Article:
Thus, as I previously said, my course seeks to integrate religion with philosophy, logic, psychology, sociology, anthropology, chemistry, physics and all other areas of knowledge into a unified picture of reality. It has always been my belief that the "Truth that will set us free" is One. In other words, the truths of science and religion and any other area of knowledge have one source: the Wisdom of God who, as Christians we believe, is Jesus Christ. When Jesus said, "Seek and you will find; knock and it will be opened unto you" or "I must go so that the Holy Spirit will come and he will teach you all truth", I do not limit that to the truths of religion. All seekers of truth and knowledge and Wisdom are in reality seekers of Jesus, whether they know it or not. The early Christian knew this and thus one of them by the name of Justin, in the year 105 only five years as John, the last apostle died, said that all rational men are Christians whether they know it or not. . Listen to Albert Einstein, as h e speaks about his own search for the Ultimate Reality. He said,"The most beautiful and most profound emotions we can experience is the sensation of the mystical. It is the sower of all true science. He to whom this emotion is a stranger, who can no longer wonder and stand rapt in awe, is as good as dead. To know that what is impenetrable to us really exists, manifesting Itself as a higher Wisdom and the most radiant beauty which our dull f faculties (mind and senses) can understand only in their most primitive forms- this knowledge, this feeling is at the center of true religiousness. My religion consists of the humble admiration of the illimitable superior Spirit who reveals Himself in the slight details we are able to perceive with our frail and feeble minds. That deeply emotional conviction of the presence of a superior reasoning power, which is revealed in the incomprehensible universe, forms my idea of God."... "All I ever wanted to do was to understand the mind of God."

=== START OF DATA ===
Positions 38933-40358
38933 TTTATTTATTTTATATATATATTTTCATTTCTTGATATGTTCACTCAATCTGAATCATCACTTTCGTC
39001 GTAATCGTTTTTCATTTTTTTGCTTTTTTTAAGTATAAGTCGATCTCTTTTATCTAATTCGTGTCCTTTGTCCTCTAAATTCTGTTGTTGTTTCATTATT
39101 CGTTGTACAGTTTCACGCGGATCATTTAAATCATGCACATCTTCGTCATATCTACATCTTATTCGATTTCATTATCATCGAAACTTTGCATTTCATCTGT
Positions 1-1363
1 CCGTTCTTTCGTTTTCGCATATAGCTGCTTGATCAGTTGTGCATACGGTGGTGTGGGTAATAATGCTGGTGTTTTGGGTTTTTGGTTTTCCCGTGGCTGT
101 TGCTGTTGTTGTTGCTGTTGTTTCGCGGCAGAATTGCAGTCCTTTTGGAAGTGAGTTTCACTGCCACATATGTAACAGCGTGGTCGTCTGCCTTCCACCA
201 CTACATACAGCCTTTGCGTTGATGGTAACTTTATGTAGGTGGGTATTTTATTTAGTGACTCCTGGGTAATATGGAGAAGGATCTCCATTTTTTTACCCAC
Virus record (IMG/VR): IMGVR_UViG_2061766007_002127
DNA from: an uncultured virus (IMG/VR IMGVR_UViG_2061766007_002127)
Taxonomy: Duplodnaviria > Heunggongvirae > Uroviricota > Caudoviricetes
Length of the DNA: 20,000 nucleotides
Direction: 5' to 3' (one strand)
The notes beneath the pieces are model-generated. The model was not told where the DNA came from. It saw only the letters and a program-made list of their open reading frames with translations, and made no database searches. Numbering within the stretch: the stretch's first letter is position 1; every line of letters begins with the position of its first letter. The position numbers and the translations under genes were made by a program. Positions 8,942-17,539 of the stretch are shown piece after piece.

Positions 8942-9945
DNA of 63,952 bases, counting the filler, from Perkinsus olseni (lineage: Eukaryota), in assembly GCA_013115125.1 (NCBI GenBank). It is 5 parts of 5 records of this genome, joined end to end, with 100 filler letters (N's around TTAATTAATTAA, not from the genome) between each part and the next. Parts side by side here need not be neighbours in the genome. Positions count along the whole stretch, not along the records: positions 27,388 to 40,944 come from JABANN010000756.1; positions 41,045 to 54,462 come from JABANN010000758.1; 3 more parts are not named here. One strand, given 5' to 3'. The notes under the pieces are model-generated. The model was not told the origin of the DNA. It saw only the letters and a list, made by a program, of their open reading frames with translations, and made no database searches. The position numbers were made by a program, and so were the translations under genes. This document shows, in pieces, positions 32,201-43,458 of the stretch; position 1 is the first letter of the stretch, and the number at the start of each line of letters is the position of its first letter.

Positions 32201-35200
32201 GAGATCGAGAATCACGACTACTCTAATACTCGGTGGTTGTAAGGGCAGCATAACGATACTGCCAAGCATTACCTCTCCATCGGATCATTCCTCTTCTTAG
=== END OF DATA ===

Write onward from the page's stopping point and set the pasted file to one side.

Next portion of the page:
Now, as far as I know, Einstein never belonged to a formal religion, yet his life was the pursuit of the Higher Wisdom who created the laws of the universe. It's too bad that no one ever explained to him who Jesus is because then he could have added another dimension to his search by joining the host of others who stand before the sacred host each day and say: